Winston Churchill was more subtle about the charge of lying, once describing a statement by another lawmaker as a "terminological inexactitude," now a commonly accepted euphemism for a lie.
Churchill was much subtler than the Labour lawmaker who accused Thatcher of acting "with the sensitivity of a sex-starved boa-constrictor." Or the members threatened with suspension for using terms including "hooligan," "cad," "jackass," "Pecksniffian cant," "coward," "git," "guttersnipe," "stool pigeon" and "traitor." Or Prime Minister John Major, who called Tony Blair, then the opposition leader, a "dimwit."
And royalty hasn't been exempt: The late Willie Hamilton, a Labour MP, was ordered to retract his description of Prince Charles as "that young twerp."
In Asia, it can get physical - all-out brawls are almost an annual event in Taiwan's raucous legislature, where in May 2007, lawmakers exchanged punches, climbed on each other's shoulders and jostled violently during a debate over electoral reform.
In Seoul, hundreds of lawmakers screamed and wrestled in South Korea's parliament in July, scuffling and shouting, grabbing each other by the neck and trying to bring opponents to the floor. Last year, lawmakers used sledgehammers to pound their way into a parliamentary committee room.
In Hong Kong, meanwhile, maverick lawmaker Raymond Wong, nicknamed "Mad Dog," hurled a bunch of bananas across the legislative chamber to protest an old-age allowance scheme.
And in Israel, parliament speeches are often drowned out by shouting legislators leaping out of their seats, pointing fingers and running about the chamber or being ordered out by the speaker. In 2001, Ethics Committee chairwoman Colette Avital circulated a list of 68 insults she wanted banned, including: blood-drinker, boor, fascist, filth, eye-gouger, Jew-hater, Nazi, Philistine, terrorist, traitor and poodle.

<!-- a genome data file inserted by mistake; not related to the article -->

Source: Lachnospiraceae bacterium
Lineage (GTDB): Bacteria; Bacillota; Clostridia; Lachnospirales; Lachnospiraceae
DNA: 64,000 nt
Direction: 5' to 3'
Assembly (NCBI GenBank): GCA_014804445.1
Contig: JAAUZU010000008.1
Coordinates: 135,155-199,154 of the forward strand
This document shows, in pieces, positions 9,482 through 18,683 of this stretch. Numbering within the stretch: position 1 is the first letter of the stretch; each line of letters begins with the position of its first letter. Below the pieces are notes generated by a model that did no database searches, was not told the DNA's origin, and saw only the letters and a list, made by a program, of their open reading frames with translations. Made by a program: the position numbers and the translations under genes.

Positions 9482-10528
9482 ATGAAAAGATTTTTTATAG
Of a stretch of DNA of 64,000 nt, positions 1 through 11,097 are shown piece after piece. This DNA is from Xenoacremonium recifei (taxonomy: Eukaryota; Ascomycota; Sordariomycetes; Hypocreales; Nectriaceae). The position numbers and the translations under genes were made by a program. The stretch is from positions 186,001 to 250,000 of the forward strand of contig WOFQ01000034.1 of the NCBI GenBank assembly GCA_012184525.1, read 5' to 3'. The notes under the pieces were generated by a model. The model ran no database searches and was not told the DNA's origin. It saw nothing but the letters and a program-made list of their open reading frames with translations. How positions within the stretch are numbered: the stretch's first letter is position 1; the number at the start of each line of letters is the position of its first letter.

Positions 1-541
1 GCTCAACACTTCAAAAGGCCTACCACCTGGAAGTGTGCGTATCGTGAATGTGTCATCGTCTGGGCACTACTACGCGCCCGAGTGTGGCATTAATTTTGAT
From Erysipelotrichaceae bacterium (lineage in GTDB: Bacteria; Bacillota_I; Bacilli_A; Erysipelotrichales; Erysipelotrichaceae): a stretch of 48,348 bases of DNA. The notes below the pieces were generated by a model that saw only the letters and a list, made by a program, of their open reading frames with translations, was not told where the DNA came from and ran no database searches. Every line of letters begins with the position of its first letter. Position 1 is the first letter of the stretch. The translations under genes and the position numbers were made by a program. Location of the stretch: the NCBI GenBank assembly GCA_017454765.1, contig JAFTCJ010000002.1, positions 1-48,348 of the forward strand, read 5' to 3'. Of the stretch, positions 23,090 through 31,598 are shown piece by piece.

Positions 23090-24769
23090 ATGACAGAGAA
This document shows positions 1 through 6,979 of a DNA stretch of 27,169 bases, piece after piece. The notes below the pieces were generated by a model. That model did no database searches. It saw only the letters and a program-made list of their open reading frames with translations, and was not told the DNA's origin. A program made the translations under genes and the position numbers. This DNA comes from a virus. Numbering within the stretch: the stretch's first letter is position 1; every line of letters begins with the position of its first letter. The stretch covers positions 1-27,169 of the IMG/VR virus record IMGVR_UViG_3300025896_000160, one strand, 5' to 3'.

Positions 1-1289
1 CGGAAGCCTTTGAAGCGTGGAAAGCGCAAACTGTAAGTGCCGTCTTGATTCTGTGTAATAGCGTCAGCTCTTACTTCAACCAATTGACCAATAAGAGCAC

Such colorful drama is less familiar to Americans these days, at least since an 1858 debate over allowing Kansas as a state.
"A brawl ensued on the House floor with 50 or more representatives rushing towards one another and wrestling and punching each other as the Speaker, James Orr of South Carolina, pleaded for order," says Beuttler, though he notes the fight ended in laughter as one congressman pulled the wig off another, "which set the whole House of Representatives roaring with laughter."
Recent years have been much less colorful - until this week, and Wilson's remark, the fallout from which continues to saturate the airwaves and the blogosphere.
Many have blamed a culture of talk radio, the Internet and cable TV, where everyone has a point of a view and a platform, for creating an environment where such an incident could happen.
"If we become accustomed to hearing people call a politician a liar everywhere else - for example, in town halls - suddenly it seems more natural in a place where it's never been acceptable," says Jamieson,
But with any luck, she and others say, Wilson's remark may actually serve to prevent future such outbursts, because the swift negative reaction was a powerful reminder of what is not OK.
"I'd imagine that the next time President Obama speaks to Congress," says Beuttler, "everybody will be very polite."
Associated Press writers Robert Barr, Meera Selva, Kwang-Tae Kim, Dikky Sin, Peter Enav and Ian Deitch contributed to this report.